How to Save a Plot to a File Using Matplotlib

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Matplotlib is a powerful two-dimensional plotting library for the Python language. Matplotlib is capable of creating all manner of graphs, plots, charts, histograms, and much more.

In most cases, matplotlib will simply output the chart to your viewport when the .show() method is invoked, but we’ll briefly explore how to save a matplotlib creation to an actual file on disk.

Using matplotlib

While the feature-list of matplotlib is nearly limitless, we’ll quickly go over how to use the library to generate a basic chart for your own testing purposes.

Like all Python libraries, you’ll need to begin by installing matplotlib. We won’t go through the installation process here, but there’s plenty of information in the official documentation.

Once installed, import the matplotlib library. You’ll likely also want to import the pyplot sub-library, which is what you’ll generally be using to generate your charts and plots when using matplotlib.

In [1]: import matplotlib
import matplotlib.pyplot as plt

Now to create and display a simple chart, we’ll first use the .plot() method and pass in a few arrays of numbers for our values. For this example, we’ll plot the number of books read over the span of a few months.

In [2]: plt.plot([0, 1, 2, 3, 4], [0, 3, 5, 9, 11])

We can also add a few axis labels:

In [3]: plt.xlabel('Months')
plt.ylabel('Books Read')

Finally, we can display the chart by calling .show():

In [4]:

The savefig Method

With a simple chart under our belts, now we can opt to output the chart to a file instead of displaying it (or both if desired), by using the .savefig() method.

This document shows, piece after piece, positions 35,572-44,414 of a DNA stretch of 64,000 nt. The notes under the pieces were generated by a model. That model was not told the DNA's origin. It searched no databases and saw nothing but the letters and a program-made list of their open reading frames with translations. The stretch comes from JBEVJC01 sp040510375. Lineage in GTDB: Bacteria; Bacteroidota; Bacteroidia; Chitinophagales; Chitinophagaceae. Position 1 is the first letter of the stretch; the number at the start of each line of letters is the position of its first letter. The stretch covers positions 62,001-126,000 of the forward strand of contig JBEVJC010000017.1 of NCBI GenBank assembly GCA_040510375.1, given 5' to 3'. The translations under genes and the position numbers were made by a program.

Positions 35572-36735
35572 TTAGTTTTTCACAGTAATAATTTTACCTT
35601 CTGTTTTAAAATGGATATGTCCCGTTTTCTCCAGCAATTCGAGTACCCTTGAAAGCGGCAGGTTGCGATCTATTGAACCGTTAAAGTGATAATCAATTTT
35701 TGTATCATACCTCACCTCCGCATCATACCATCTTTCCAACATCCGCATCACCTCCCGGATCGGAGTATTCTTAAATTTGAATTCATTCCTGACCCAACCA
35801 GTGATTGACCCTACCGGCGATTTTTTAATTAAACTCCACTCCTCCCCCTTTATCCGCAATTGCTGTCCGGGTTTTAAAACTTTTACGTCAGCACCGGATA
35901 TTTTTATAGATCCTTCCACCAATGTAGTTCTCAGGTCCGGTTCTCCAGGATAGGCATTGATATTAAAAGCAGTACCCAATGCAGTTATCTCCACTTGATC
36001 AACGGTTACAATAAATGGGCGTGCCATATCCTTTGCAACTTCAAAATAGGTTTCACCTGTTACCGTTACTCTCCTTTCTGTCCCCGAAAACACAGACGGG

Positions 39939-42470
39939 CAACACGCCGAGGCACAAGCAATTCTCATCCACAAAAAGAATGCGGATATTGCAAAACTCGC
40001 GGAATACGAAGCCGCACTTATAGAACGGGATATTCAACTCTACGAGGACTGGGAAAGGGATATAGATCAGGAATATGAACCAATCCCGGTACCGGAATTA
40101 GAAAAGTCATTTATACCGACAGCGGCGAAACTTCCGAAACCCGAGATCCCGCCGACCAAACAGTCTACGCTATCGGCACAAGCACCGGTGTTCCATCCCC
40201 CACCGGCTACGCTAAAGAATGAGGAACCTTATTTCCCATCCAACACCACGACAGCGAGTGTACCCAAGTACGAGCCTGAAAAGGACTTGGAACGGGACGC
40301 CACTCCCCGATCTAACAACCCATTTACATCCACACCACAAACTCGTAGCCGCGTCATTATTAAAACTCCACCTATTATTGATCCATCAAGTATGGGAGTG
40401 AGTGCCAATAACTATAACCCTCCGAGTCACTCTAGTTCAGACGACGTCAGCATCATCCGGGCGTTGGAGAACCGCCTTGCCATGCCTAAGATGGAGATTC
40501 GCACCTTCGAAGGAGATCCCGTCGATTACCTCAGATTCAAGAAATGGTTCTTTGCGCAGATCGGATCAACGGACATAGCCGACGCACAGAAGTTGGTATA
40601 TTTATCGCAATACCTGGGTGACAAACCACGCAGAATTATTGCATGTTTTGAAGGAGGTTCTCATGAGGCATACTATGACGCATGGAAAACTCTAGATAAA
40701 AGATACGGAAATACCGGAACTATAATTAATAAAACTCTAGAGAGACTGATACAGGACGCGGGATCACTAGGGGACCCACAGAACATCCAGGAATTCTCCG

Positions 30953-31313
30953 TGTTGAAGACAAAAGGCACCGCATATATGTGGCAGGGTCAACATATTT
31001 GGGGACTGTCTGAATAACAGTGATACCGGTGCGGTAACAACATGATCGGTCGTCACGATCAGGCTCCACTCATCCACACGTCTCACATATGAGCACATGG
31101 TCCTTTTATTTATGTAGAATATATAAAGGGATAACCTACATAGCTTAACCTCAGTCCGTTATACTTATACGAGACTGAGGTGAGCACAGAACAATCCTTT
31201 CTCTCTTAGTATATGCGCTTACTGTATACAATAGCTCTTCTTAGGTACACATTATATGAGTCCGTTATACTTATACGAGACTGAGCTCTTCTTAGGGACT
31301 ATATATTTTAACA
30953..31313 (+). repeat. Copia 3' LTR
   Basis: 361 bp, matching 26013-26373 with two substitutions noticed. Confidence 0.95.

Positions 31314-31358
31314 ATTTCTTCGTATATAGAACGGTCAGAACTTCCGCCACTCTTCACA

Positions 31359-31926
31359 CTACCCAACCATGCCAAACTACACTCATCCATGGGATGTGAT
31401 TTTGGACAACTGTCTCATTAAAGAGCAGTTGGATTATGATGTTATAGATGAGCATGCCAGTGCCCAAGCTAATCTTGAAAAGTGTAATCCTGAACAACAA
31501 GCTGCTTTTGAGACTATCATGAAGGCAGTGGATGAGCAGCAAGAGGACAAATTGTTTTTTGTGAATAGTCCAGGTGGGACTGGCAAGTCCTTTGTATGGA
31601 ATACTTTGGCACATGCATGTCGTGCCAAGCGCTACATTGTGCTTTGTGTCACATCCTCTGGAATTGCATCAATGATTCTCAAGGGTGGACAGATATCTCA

In [5]: plt.savefig('books_read.png')

The .savefig() method requires a filename be specified as the first argument. This filename can be a full path and as seen above, can also include a particular file extension if desired. If no extension is provided, the configuration value of savefig.format is used instead.

Additional savefig Options

In addition to the basic functionality of saving the chart to a file, .savefig() also has a number of useful optional arguments.

  • dpi can be used to set the resolution of the file to a numeric value.
  • transparent can be set to True, which causes the background of the chart to be transparent.
  • bbox_inches can be set to alter the size of the bounding box (whitespace) around the output image. In most cases, if no bounding box is desired, using bbox_inches='tight' is ideal.
  • If bbox_inches is set to 'tight', then the pad_inches option specifies the amount of padding around the image.

There are a handful of additional options for specific occasions, but overall this should get you started with easily generating image file outputs from your matplotlib charts.